Linux sftp restrict user to specific directory | setup sftp chroot jail

SFTP chroot, Security

In this article I will share step by step guide on how to configure sftp server in Linux with examples covering the below topics in detail:

  • Install sftp on Linux
  • Configure sftp chroot
  • Create sftp user/Create sftp group
  • sftp restrict user to specific directory
  • sftp chroot multiple directories

sftp is a file transfer program, similar to ftp, which performs all operations over an encrypted ssh transport. It may also use many features of ssh, such as public key authentication and compression.


Lab Environment

I have created two Virtual Machines with CentOS 8 on Oracle VirtualBox in Linux server. I will use these two Virtual Machines to configure and verify sftp restrict user to specific directory and sftp chroot multiple directories with examples. Most of the steps from this article should also work on other Linux distributions such as SuSE, Ubuntu etc, if you face any issues do let me know using the comment section from this page.

We will configure sftp chroot jail on server2 and use server1 to connect to server2 using sftp user deepak

  server1 server2
IP Address
Setup SFTP as client
(which initiates sftp connection)
as server
(sftp server)
OS CentOS 8 CentOS 8


Step 1: Install sftp on Linux

On most Linux distributions sftp should be installed by default. On RHEL/CentOS 7 and 8 Linux you can use yum or dnf to install sftp which is provided as part of openssh-clients rpm in RHEL/CentOS distro.

[root@server1 ~]# which sftp


Step 2: Create SFTP User

I will create sftp user (deepak) for sftp restrict user to specific directory in Linux on server2.

To create sftp user "deepak", use below command. Here we use -m to also create user's home directory.

[root@server2 ~]# useradd -m deepak

Check user details:

[root@server2 ~]# id deepak
uid=1003(deepak) gid=1003(deepak) groups=1003(deepak)

The user's home directory is owned by deepak with 700 permission so that no other user (other than root) can access this directory.

[root@server2 ~]# ls -ld /home/deepak/
drwx------ 2 deepak deepak 4096 Mar 30 18:48 /home/deepak/

Assign password to sftp user deepak:

[root@server2 ~]# passwd deepak
Changing password for user deepak.
New password:
Retype new password:
passwd: all authentication tokens updated successfully.

Change the shell of the sftp user to /bin/false instead of /bin/bash. Without a valid shell the sftp user will not be allowed to login.

[root@server2 ~]# usermod --shell /bin/false deepak

Verify the user deepak's properties

[root@server2 ~]# grep deepak /etc/passwd


Step 3: Create SFTP Group (Optional)

In this article to demonstrate sftp restrict user to specific directory, I will use sftp user instead of sftp group. But if you have a requirement to implement group level sftp chroot jail then you can also create sftp group using below steps:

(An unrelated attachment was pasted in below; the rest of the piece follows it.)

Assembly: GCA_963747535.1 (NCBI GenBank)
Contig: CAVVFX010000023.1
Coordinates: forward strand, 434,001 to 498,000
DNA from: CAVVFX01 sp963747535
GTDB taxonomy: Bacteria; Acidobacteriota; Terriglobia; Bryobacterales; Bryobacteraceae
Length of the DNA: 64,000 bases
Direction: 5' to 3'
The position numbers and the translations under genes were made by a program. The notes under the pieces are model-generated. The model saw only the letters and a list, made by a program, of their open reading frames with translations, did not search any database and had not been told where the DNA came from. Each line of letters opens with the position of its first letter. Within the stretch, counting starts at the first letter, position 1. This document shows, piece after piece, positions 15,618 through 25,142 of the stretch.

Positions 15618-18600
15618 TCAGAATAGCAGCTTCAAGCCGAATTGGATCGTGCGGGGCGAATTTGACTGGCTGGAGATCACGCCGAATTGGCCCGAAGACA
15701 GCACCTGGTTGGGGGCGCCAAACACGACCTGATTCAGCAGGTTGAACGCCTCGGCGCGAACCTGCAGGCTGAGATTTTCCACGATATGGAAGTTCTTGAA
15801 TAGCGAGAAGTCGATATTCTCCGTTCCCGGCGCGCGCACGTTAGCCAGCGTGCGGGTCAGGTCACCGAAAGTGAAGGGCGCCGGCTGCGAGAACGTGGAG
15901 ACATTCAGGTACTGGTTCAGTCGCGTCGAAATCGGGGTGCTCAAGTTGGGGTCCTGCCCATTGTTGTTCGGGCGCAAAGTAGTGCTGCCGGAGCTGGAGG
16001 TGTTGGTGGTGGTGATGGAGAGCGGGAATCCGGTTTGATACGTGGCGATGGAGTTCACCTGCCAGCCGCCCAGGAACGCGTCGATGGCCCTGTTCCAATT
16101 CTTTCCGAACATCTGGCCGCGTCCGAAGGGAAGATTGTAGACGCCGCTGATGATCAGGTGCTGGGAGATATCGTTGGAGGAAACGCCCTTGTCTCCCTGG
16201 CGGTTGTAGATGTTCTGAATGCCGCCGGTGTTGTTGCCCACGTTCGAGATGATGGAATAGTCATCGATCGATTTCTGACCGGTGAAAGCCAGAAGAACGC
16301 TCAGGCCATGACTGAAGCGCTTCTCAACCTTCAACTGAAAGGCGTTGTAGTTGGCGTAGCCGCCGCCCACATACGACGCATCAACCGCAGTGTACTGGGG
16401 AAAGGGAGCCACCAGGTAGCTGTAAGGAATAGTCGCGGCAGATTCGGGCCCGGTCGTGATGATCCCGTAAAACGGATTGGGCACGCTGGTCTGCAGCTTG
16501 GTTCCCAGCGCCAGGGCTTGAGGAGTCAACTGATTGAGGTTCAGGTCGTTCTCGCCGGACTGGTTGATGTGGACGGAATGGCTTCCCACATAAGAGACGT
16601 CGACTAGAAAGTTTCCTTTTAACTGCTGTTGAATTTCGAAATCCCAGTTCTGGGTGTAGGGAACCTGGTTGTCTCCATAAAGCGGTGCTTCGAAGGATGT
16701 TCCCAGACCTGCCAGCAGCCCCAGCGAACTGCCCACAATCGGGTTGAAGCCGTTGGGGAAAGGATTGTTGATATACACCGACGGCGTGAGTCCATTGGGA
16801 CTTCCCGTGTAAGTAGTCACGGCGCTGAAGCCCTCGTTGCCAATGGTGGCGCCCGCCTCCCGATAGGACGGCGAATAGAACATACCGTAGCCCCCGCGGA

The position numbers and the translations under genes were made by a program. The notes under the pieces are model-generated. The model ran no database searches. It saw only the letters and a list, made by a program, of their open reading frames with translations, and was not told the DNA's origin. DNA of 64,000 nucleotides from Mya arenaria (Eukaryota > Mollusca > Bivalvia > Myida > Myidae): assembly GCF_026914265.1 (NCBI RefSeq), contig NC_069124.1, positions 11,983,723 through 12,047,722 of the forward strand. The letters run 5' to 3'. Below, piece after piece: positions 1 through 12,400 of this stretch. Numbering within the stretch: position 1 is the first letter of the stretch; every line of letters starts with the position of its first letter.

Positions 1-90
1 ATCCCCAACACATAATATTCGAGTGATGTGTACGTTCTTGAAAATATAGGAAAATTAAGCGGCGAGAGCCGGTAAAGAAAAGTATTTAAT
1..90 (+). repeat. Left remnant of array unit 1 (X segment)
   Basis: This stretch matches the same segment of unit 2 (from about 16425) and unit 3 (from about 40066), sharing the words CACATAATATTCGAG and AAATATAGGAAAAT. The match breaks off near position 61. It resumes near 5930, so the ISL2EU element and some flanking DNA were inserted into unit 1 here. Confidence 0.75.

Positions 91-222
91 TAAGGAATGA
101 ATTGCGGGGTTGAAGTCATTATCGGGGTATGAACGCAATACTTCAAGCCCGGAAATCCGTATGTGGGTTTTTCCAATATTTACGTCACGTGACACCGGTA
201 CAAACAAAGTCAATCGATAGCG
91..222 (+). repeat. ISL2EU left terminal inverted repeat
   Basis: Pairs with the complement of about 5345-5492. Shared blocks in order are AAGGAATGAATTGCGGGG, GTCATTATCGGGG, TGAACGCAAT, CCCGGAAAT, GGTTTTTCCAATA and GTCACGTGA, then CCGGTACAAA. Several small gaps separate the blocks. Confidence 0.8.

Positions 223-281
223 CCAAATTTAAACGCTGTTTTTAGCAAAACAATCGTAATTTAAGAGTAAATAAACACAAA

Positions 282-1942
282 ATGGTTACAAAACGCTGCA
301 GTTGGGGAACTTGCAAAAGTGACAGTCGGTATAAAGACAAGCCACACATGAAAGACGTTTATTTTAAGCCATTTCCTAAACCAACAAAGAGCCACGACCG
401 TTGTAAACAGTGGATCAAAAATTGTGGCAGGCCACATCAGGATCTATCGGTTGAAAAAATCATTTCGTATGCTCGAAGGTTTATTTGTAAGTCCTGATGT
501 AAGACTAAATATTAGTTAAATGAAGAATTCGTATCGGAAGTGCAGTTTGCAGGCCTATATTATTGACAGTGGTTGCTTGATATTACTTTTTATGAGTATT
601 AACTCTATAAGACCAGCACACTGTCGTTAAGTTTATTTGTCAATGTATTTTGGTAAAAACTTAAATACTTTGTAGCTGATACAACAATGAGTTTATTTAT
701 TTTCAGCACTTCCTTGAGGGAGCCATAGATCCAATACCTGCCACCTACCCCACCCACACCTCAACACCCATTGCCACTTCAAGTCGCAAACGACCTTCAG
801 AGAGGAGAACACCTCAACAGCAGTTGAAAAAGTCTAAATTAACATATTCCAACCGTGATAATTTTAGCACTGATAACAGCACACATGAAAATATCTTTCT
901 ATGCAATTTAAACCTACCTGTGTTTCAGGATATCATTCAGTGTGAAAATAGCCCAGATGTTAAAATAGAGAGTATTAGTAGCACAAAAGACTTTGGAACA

[root@server2 ~]# groupadd sftpusers   <-- Here group name is "sftpusers"

Add your user to this sftpusers group

[root@server2 ~]# usermod --gid sftpusers deepak  <-- Adding user "deepak" to group "sftpusers"

Now you can use this group "sftpusers" for sftp restrict user to specific directory.


Step 4: Configure SFTP chroot jail

To configure SFTP chroot jail we will modify /etc/ssh/sshd_config

[root@server2 ~]# vim /etc/ssh/sshd_config
#Comment sftp-server SubSystem and use internal-sftp
#Subsystem       sftp    /usr/libexec/openssh/sftp-server
Subsystem       sftp    internal-sftp

#Add this section to match for user "deepak"
Match user deepak
        ChrootDirectory /opt/sftp-jails/deepak    <-- Our sftp chroot jail directory
        X11Forwarding no
        AllowTcpForwarding no
        PermitTunnel no
        AllowAgentForwarding no
        ForceCommand internal-sftp


Match			Introduces a conditional block.  If all of the criteria on the Match line are satisfied, the keywords on the following lines 
			override those set in the global section of the config file, until either another Match line or the end of the file. If a 
			keyword appears in multiple Match blocks that are satisfied, only the first instance of the keyword is applied.
ChrootDirectory		The ChrootDirectory must contain the necessary files and directories to support the user's session. For an interactive session 
			this requires at least a shell, typically sh, and basic /dev nodes such as null, zero, stdin, stdout, stderr, and tty devices. 
			For file transfer sessions using SFTP no additional configuration of the environment is necessary if the in-process sftp-server
			is used, though sessions which use logging may require /dev/log inside the chroot directory on some operating systems.
X11Forwarding		This allows/denies the X11 forwarding. If set to yes, it can expose X11 to attacks; so this option must be taken with care. 
			Defaults to no. We prevent the forwarding to X11: there is no need for it and it can expose the system.
AllowTcpForwarding	This allow/denies TCP forwarding and can take as argument yes, all, no, or local and remote. The first two options allow the
			forwarding, the third denies it, and the local allows local forwarding only; remote enables remote forwarding only. There is 
			no shell or TCP forwarding for our example.
ForceCommand		Specifying a command of internal-sftp will force the use of an in-process SFTP server that requires no support files when 
			used with ChrootDirectory.

AllowAgentForwarding	Defines whether ssh-agent forwarding is allowed or not. Defaults to yes to increase the security, and since it is not really 
			needed for an sftp account, so we are going to disable it.
PermitTunnel	        This allows/denies the tunnel device forwarding. It takes yes, point-to-point , Ethernet, or no as arguments. Yes enables both